Let's put it this way - giant covalent structures contain an extremely large repetition of atoms joined by covalent bonding. For example, diamond is pretty much entirely covalently bonded. To melt diamond, there are no bonds you can break other than each covalent bond, and this takes a lot of energy. This means diamond has a large melting point, and a large boiling point too.

However, simple (small) covalent molecules are different. An example of a carbon-based, simple covalent molecule is methane. The only covalent bonding which exists in a sample of methane is between each individual atom in the moleucles (so, between each carbon and hydrogen atom), but the thing that keeps each molecule together are intermolecular forces, not covalent bonding. The intermolecular forces in methane are called London dispersion forces, but there are other types. However, in general, intermolecular forces are nowhere near as strong as covalent bonding, hence to melt a sample of methane, all you have to do is overcome the intermolecular forces. Compared to a giant covalent structure like diamond, this doesn't require as much energy, and so the melting point is lower, along with a lower boiling point.

I hope this helps.
Last edited by Kian Stevens; 2 months ago
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Kian Stevens
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(Original post by ZombieTheWolf)
Yes apologies, 4 covalent bonds but the overall structure still has less covalent bonds.
Also, the thing that dictates whether simple covalent structures are gas/liquid/solid at any temperature are the intermolecular forces. You're not breaking any covalent bonds in them when changing their states.
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zachareej
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(Original post by Kian Stevens)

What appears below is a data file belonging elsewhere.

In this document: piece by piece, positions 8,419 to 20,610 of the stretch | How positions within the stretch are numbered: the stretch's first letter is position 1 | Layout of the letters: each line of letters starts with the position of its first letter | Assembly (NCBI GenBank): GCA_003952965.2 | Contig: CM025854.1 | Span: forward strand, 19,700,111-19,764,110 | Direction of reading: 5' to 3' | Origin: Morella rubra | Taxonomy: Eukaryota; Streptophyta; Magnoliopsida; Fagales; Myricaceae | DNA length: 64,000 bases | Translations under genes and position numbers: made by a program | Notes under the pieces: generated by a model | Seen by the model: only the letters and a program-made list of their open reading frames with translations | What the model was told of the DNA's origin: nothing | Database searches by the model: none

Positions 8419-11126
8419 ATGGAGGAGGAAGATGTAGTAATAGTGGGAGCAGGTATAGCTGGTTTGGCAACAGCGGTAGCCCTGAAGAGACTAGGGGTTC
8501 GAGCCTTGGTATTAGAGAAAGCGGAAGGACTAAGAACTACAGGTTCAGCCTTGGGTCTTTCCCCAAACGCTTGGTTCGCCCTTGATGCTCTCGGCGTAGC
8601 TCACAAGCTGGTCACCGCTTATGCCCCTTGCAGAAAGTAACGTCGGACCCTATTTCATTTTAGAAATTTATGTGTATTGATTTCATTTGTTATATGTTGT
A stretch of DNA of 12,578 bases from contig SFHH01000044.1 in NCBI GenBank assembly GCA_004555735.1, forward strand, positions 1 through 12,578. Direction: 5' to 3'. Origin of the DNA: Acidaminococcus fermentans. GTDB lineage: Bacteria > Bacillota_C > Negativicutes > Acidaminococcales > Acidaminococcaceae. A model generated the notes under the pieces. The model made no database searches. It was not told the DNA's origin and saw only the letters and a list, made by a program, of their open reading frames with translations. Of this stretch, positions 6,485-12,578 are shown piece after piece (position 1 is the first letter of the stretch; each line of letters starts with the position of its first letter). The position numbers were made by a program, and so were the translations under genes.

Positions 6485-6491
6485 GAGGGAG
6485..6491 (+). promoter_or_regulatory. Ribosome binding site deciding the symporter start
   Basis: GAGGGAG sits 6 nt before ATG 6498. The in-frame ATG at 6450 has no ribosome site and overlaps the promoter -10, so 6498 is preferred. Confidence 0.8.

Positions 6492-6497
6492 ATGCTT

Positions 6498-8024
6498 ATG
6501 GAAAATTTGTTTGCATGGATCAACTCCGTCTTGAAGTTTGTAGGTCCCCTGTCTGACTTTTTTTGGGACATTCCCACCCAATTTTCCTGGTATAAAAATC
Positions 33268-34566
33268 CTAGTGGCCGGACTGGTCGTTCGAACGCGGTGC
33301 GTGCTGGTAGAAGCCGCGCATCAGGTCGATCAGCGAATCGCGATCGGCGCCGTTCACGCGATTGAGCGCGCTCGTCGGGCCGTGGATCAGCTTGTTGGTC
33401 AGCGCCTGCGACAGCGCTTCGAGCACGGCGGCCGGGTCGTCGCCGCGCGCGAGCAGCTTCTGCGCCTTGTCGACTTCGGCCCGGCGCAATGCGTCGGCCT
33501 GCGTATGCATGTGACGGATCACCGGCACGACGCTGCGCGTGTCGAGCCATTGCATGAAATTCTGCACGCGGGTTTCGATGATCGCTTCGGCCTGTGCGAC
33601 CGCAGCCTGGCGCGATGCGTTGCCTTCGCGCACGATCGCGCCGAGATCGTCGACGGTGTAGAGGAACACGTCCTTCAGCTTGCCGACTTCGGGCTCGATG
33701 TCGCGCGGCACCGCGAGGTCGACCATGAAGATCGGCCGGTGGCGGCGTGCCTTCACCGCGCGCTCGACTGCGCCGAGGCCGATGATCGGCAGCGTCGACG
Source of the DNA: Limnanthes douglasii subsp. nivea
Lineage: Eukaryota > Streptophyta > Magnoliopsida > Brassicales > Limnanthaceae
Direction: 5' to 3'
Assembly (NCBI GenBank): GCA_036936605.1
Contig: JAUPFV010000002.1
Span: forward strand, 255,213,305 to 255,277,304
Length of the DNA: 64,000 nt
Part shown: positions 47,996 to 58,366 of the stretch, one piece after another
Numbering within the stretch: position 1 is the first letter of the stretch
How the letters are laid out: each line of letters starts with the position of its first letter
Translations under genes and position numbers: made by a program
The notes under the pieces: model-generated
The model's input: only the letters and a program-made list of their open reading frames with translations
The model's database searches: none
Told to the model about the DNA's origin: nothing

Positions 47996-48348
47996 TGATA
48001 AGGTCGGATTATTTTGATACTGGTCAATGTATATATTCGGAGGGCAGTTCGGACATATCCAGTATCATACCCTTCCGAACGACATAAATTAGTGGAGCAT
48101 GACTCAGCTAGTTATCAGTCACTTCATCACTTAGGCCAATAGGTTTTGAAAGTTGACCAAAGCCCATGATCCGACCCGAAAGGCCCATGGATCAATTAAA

Covalent bonds and intermolecular forces aren't the same thing. Giant covalent structures only really contain covalent bonding - graphite is an exception where its layers of graphene have intermolecular forces between them, but the amount of covalent bonding compared to intermolecular forces in graphite is very large. Simple covalent structures contain a lot more intermolecular forces.

Let's put it this way - giant covalent structures contain an extremely large repetition of atoms joined by covalent bonding. For example, diamond is pretty much entirely covalently bonded. To melt diamond, there are no bonds you can break other than each covalent bond, and this takes a lot of energy. This means diamond has a large melting point, and a large boiling point too.

However, simple (small) covalent molecules are different. An example of a carbon-based, simple covalent molecule is methane. The only covalent bonding which exists in a sample of methane is in each individual molecule (so, between each carbon and hydrogen atom), but the thing that keeps each methane molecule together are intermolecular forces, not covalent bonding. The intermolecular forces in methane are called London forces, but there are other types. However, in general, intermolecular forces are nowhere near as strong as covalent bonding, hence to melt a sample of methane, all you have to do is overcome the intermolecular forces. Compared to a giant covalent structure like diamond, this doesn't require as much energy, and so the melting point is lower, along with a lower boiling point.

I hope this helps.
Thanks, helped me understand the concep